Diesel or petrol? If you're unsure whether to go for a petrol or diesel (or even an electric model if it's available), then you need our Petrol or Diesel? calculator. It does the maths on petrols, diesels and electric cars to show which is best suited to you.

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Ask Honest John

What's the best ULEZ compliant car for £5000?

"I need a reliable car for mainly motorway driving and I’m in ULEZ so must be petrol for my budget, which is most reliable and comfortable for the job?"
If you want reliability, comfort and motorway capability we would suggest looking at cars such as the Skoda Octavia and Superb, Toyota Avensis and Mazda 6. You should find plenty of examples within your budget.
Answered by David Ross

Best spacious used car?

"I'm looking for spacious, reliable used car with either fold down seats or a large boot. I do a lot of town driving with occasional long runs. I am looking for fuel economy but I am worried about the diesel particulate filter sooting up problem. If it is to be petrol, please suggest an economical, roomy, cheap but comfortable used car."
Without knowing your budget it's difficult to give you a clear answer. We'd gravitate towards a Skoda Octavia estate as an all-rounder, but the Fabia Estate might work for you depending on if it's big enough - it'll certainly be economical. Other recommendations include the Honda Accord Tourer, the Mazda 6 Tourer and the Toyota Avensis estate.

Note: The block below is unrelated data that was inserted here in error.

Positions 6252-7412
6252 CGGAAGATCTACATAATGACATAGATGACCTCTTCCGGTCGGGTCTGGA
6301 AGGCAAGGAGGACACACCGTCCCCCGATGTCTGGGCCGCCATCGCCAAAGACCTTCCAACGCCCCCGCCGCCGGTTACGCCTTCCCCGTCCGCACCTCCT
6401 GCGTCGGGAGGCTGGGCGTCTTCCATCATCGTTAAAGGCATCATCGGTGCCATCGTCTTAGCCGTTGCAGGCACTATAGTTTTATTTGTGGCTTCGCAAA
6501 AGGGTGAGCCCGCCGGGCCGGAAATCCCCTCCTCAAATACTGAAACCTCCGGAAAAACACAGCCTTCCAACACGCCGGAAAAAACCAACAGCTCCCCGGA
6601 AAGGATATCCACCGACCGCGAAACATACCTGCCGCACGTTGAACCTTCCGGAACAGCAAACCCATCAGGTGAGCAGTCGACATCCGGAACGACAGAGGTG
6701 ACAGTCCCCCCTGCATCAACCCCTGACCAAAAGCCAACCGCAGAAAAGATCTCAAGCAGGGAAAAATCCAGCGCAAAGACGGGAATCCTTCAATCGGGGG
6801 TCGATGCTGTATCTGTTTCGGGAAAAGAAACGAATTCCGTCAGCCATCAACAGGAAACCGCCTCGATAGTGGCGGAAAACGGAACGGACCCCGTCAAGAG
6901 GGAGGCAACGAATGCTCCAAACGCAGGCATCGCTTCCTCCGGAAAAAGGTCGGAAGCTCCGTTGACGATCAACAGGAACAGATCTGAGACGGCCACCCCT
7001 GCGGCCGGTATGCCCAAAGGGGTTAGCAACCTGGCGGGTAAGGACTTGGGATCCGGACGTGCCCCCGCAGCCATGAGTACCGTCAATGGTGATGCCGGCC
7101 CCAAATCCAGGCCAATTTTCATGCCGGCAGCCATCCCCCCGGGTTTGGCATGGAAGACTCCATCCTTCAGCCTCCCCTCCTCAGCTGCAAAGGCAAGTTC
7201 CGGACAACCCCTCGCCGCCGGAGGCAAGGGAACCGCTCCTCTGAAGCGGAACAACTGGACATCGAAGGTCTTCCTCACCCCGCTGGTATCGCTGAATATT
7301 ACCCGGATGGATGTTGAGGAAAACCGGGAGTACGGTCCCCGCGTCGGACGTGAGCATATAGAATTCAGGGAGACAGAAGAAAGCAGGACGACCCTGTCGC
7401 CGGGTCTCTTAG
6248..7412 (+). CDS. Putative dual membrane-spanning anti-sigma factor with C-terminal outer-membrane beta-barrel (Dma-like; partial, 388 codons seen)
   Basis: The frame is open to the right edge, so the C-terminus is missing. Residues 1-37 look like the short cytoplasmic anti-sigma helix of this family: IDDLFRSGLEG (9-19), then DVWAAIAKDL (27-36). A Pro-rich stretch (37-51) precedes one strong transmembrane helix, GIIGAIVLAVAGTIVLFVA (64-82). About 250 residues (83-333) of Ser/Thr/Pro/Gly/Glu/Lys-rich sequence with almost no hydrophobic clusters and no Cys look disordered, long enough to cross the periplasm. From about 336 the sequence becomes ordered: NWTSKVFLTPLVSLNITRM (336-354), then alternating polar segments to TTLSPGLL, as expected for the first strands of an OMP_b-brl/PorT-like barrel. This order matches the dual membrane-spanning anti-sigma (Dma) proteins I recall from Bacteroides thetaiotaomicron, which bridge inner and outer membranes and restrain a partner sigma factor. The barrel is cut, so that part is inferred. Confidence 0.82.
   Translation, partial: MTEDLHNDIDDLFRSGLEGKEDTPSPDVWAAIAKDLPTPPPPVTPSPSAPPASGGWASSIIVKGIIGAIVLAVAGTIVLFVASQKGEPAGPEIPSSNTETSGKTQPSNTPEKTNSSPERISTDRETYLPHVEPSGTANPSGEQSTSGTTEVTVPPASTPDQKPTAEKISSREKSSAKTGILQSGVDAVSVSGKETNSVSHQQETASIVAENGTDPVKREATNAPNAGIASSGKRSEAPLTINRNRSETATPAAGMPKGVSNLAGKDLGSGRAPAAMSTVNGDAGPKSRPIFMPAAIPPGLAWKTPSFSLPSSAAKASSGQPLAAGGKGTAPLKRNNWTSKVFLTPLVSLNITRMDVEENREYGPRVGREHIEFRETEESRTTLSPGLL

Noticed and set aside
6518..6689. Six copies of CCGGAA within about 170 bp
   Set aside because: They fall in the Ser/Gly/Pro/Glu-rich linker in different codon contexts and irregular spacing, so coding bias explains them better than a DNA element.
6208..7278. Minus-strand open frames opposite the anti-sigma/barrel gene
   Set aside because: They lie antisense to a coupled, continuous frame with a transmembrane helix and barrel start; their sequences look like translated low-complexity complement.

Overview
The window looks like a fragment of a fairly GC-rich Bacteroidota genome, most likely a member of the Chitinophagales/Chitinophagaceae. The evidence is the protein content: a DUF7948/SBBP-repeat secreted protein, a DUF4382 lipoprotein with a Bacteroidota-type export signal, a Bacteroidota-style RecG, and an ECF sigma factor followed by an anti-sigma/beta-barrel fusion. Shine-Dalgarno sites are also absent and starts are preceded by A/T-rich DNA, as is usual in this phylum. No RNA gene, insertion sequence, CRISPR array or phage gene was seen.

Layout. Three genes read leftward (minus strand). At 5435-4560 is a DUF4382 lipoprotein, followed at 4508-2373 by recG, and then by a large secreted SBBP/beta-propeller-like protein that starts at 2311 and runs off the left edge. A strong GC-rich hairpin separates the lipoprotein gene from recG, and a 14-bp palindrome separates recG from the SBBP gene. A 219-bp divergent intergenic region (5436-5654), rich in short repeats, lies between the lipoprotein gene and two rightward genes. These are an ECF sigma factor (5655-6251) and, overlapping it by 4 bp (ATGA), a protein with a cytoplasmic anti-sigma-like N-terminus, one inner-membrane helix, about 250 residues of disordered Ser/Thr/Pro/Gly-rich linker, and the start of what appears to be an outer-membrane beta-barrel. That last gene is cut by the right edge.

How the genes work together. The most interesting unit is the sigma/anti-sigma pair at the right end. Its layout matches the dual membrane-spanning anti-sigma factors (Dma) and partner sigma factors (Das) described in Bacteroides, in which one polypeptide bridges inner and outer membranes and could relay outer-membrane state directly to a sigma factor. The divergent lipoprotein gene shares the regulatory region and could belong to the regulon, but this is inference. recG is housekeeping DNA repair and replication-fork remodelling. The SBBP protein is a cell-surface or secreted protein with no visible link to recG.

Answered by Lawrence Allan

How reliable is the Toyota Avensis?

"I have a Toyota Avensis 1.6 D4D estate with 65,000 miles on the clock. It has a full dealer service history. I have read that the engine is not reliable and was wondering if I should keep it or sell it before it costs me lots to repair or ends up worthless. The challenge is that I need a big estate and replacing it seems to be really expensive at the moment. I do less than 10,000 miles a year, but all the trips are long journeys. So would it be best to sell it now or will it do a few more years (ideally four more years) then I won't need a big car and could buy a small one?"
The Toyota Avensis is generally a very reliable car but issues arise with the diesel engines when people neglect servicing or use them for regular short journeys or lots of urban use. Provided you maintain it well and take it for regular motorway runs (to prevent a blocked DPF), your car should easily have another four years in it without any major issues.
Answered by Andrew Brady

What automatic car do you recommend for around £5,000?

"I am looking for a practical automatic medium-sized workhorse car for around £5,000. The Ford C-Max 2.0 TDCi fits the bill, but does this model have the Powershift gearbox, or are the bigger engines fitted with something better? If it has, can you suggest something else reliable?"
The C-Max is fitted with a Powershift gearbox. I would consider the Toyota Avensis estate 2.2-litre diesel auto. It has loads of room inside and they're considered to be extremely tough, we have had few reports of issues:
Answered by Russell Campbell
More Questions

What does a Toyota Avensis (2015 – 2019) cost?